It will be clear to those skilled in the art that the particular use 32 that will be made of the stored temporary parameter will derive in substantial part from the kind of parameter that has been stored. An address will be used as an address. A compression setting will be used as a compression setting. A negotiated point-to-point protocol session parameter will be used when re-establishing and characterizing or negotiating a new point-to-point protocol session, and so forth.
So configured, one can conduct a first Internet protocol session with a node using at least one temporary session parameter and then store information that corresponds to that parameter upon concluding that first Internet protocol session. When that node then seeks to initiate a second Internet protocol session within a predetermined period of time as corresponds to concluding the first Internet protocol session, one can retrieve from memory that temporary Internet protocol session parameter or parameters and use it or them to facilitate the second Internet protocol session. This provides both expediency and continuity that present practices lack when, for example, a given Internet protocol session is interrupted (and seemingly concluded) by phenomena such as a temporarily troubled wireless communication path. In particular, for the duration of the predetermined period of time a temporarily assigned address is essentially firmly allocated to a given node notwithstanding the inherent temporary nature of this assignment.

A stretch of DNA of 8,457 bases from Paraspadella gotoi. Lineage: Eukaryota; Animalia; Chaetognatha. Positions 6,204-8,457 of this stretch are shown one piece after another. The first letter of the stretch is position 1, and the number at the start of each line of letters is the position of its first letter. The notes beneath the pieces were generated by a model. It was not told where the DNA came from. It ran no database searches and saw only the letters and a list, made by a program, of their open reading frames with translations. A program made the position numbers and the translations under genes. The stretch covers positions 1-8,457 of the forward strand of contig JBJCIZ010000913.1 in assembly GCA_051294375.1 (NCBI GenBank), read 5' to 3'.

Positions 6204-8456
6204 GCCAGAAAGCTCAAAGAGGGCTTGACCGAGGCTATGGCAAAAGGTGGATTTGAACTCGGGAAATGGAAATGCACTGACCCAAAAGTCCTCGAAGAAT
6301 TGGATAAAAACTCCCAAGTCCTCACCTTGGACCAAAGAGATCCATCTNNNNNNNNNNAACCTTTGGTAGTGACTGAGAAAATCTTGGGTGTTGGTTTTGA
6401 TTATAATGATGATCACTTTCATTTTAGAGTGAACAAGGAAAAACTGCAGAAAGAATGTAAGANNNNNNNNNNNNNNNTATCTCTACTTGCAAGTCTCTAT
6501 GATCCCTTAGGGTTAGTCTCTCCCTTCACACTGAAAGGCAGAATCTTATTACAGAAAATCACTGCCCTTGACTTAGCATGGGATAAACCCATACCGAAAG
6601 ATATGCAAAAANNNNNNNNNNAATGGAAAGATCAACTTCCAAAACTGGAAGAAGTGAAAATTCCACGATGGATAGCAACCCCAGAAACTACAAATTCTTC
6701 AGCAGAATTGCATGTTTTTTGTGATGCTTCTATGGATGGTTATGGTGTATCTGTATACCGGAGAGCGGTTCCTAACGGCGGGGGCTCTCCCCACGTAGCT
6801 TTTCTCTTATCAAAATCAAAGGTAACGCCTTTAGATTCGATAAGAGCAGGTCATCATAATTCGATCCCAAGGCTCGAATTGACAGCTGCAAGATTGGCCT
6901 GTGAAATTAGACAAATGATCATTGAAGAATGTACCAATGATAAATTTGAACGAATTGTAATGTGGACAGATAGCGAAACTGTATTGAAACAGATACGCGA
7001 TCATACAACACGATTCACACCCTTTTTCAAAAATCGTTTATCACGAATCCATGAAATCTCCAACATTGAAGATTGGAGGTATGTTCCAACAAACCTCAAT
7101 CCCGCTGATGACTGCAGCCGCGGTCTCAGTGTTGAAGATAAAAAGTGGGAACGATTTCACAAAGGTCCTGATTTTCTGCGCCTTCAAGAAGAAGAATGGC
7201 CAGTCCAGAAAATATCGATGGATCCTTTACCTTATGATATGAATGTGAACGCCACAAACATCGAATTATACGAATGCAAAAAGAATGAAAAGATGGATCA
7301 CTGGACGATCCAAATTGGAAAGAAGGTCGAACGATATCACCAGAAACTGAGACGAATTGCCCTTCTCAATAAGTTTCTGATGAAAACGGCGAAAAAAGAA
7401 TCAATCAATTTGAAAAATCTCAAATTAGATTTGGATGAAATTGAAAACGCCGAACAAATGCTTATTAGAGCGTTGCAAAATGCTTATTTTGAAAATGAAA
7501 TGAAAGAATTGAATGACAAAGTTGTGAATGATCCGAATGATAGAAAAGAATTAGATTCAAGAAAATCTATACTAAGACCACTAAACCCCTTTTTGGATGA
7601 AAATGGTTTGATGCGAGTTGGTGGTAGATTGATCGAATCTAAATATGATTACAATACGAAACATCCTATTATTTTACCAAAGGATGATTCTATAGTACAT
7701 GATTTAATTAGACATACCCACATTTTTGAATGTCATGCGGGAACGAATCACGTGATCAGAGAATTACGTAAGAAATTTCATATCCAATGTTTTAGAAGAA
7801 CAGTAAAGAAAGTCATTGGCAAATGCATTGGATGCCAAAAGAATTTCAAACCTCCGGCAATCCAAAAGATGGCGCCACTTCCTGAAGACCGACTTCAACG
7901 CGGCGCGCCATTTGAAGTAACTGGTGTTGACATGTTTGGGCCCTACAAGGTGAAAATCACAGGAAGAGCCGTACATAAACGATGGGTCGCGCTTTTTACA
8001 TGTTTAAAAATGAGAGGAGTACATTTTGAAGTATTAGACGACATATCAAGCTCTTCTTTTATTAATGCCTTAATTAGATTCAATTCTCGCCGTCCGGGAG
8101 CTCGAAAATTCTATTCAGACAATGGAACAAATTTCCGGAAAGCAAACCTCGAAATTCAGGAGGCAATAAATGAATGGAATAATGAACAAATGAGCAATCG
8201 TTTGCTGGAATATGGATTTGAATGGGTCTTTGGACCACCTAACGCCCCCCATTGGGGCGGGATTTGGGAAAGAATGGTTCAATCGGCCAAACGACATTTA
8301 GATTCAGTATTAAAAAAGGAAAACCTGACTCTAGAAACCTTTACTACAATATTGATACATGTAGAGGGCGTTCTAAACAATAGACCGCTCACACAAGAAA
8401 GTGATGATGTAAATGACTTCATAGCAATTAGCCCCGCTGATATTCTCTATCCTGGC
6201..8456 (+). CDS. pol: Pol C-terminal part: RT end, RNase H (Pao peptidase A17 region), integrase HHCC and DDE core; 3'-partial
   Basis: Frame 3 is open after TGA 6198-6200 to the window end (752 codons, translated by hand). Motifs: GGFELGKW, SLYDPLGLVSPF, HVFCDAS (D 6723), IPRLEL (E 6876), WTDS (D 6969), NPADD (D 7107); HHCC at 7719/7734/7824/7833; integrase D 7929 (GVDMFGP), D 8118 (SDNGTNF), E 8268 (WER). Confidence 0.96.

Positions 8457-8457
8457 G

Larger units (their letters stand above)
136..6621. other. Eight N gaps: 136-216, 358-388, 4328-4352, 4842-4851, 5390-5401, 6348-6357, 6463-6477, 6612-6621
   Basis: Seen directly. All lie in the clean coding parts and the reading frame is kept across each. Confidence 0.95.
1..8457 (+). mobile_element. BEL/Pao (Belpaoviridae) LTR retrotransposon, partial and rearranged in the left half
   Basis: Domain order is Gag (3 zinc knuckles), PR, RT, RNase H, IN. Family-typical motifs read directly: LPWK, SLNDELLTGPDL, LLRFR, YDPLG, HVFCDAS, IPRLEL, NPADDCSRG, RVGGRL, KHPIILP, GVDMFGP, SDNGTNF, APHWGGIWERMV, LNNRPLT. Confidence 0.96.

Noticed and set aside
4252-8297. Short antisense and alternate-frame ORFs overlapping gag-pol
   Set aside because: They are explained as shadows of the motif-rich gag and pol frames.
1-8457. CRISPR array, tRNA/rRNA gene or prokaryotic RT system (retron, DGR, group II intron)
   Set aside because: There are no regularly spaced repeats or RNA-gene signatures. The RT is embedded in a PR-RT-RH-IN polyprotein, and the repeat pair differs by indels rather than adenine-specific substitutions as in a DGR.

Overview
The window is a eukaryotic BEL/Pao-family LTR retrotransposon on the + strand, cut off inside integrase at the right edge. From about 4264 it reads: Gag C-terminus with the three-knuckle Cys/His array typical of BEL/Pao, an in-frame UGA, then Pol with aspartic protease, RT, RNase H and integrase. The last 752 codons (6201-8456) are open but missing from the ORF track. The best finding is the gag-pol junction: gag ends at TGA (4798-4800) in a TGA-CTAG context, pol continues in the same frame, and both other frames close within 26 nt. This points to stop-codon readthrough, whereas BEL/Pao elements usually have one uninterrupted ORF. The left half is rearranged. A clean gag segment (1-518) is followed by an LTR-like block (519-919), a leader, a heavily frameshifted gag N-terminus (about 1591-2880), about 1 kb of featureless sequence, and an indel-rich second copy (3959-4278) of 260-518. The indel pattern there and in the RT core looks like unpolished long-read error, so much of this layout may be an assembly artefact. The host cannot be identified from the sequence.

- EXAMPLE 1
As alluded to earlier, these embodiments can be practiced in a variety of ways by a variety of platforms. To illustrate this a number of more specific examples will now be presented.
Referring now to FIG. 4, a packet data serving node can serve as an implementing platform. Pursuant to this example, the packet data serving node maintains a pool of Internet protocol addresses that can be temporarily assigned to support the communication needs of various wireless nodes. A given wireless node, comprising a mobile platform in this example, can log on 40 via an access point and provides 41 it's international mobile subscriber identity (IMSI) as part of an A11 radio packet (RP) registration request (as per, for example, IS2001).
The mobile then provides 42 its native address identifier (NAI) using, for example, password authentication procedure (PAP) or challenge-handshake authentication protocol (CHAP). This information facilitates requesting and then receiving 43 a corresponding user profile for the mobile node from the appropriate authentication, authorization, and accounting node such that Internet protocol control protocol (IPCP) can be begun 44. The packet data serving node would then determine 45 if firm allocation has been enabled for this particular mobile user. If not (perhaps because the mobile is specifically or categorically denied such service) then the packet data serving node continues 46 with normal and ordinary dynamic assignment of a temporary address as selected from amongst a pool of available addresses.
- EXAMPLE 2
When firm allocation as per the above has been enabled, however, the packet data serving node next determines 47 whether a particular temporary address is in fact presently set for this particular node (for example the IMSI and/or NAI of the node can be used to correlate the node to a specific previously used and stored address). When the requisite time has expired, the process can simply continue with ordinary dynamic addressing 46 as per prior practice. When the requisite time has not expired, however, the packet data serving node can allocate 48 the stored/withheld address for use by the mobile node during this particular session, thereby providing address continuity as between this second session and the earlier preceding session.